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10 Science Experiments to Do in the Snow


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Yet Another Reason to Love Balloons
There's nothing like some balloons and some temperature change to illustrate the contraction and expansion of gases. luisrphoto/iStock/Thinkstock
There's nothing like some balloons and some temperature change to illustrate the contraction and expansion of gases. luisrphoto/iStock/Thinkstock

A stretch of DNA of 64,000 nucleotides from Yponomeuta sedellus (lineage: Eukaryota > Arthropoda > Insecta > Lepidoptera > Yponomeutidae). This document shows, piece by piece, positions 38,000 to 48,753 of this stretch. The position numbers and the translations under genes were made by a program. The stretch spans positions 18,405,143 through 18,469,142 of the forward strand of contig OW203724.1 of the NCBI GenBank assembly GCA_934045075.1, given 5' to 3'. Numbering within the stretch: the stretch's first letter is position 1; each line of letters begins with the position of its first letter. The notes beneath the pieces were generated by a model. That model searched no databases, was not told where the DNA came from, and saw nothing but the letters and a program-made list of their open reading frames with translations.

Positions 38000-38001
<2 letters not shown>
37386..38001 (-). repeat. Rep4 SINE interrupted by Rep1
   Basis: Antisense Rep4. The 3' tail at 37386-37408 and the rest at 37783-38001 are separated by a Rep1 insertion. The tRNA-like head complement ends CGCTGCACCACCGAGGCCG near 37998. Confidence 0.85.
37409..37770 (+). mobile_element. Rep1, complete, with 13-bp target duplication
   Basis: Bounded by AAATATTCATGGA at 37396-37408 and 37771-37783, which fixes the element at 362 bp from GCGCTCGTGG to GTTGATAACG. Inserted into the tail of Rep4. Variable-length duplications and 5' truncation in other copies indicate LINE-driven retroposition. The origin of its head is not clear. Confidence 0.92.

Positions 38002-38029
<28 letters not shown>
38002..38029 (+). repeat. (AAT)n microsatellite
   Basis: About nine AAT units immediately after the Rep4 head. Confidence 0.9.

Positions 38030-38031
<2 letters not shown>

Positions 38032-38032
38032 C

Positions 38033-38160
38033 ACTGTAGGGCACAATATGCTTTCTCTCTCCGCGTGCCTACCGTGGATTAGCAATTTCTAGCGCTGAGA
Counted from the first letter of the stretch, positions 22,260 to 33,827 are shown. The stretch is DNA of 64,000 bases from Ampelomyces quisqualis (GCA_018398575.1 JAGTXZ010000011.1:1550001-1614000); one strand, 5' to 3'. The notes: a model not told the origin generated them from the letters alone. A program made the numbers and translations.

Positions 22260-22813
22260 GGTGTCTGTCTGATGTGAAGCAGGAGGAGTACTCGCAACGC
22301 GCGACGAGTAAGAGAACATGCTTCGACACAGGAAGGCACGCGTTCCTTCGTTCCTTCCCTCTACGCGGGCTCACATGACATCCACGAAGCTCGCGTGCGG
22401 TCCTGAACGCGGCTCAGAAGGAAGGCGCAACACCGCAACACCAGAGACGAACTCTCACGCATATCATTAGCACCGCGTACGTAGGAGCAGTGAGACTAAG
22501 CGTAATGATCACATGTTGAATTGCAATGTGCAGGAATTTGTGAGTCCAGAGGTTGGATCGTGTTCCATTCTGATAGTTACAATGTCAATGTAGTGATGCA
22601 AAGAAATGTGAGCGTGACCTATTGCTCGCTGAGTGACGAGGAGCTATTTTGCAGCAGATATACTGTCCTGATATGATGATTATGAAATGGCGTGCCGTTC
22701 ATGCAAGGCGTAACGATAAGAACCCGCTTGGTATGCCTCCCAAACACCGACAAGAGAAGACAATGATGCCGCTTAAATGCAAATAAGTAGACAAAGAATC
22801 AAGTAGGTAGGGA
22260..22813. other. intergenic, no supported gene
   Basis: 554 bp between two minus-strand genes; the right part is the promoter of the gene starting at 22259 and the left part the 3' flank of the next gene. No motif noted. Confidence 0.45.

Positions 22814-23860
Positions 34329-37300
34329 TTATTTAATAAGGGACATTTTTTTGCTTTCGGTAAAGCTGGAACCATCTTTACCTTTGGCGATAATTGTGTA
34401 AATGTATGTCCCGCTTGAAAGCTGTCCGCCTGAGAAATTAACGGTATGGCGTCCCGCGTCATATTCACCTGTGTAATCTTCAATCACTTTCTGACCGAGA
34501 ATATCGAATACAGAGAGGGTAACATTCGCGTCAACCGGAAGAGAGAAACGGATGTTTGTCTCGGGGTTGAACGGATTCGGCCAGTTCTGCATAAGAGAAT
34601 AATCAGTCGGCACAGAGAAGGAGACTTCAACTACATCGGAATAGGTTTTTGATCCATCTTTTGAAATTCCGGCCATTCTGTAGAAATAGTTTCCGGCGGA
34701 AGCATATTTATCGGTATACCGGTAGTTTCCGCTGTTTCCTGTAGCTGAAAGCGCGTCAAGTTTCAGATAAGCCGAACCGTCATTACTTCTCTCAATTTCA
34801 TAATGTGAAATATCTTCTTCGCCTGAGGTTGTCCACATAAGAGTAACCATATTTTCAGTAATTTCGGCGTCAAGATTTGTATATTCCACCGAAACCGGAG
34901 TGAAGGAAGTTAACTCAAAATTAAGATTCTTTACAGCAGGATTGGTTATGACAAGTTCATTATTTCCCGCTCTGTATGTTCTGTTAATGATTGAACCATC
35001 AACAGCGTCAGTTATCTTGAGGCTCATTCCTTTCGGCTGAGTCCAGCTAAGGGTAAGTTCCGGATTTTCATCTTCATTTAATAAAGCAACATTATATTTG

This is another one that will delight the littler kids, and possibly even surprise your bigger ones. Or you. We won't judge.

While it's not strictly a snowy experiment, this is still a great way to introduce kids (and not-so-science-savvy adults) to contraction and expansion. Simply blow up a balloon (helium isn't necessary), and tie it up outside. If it's really cold -- far below freezing -- you'll notice that it will quickly deflate. If it's a little warmer, it might take a few minutes.

A little primer if you've forgotten your science lessons: As air gets colder, the molecules crowd closer, which means the balloon loses volume. That's contraction. Now bring the balloon inside and impress the kids by explaining that as the air heats, all of its molecules spread out again et voilá: a reinflated balloon, exhibited with expansion.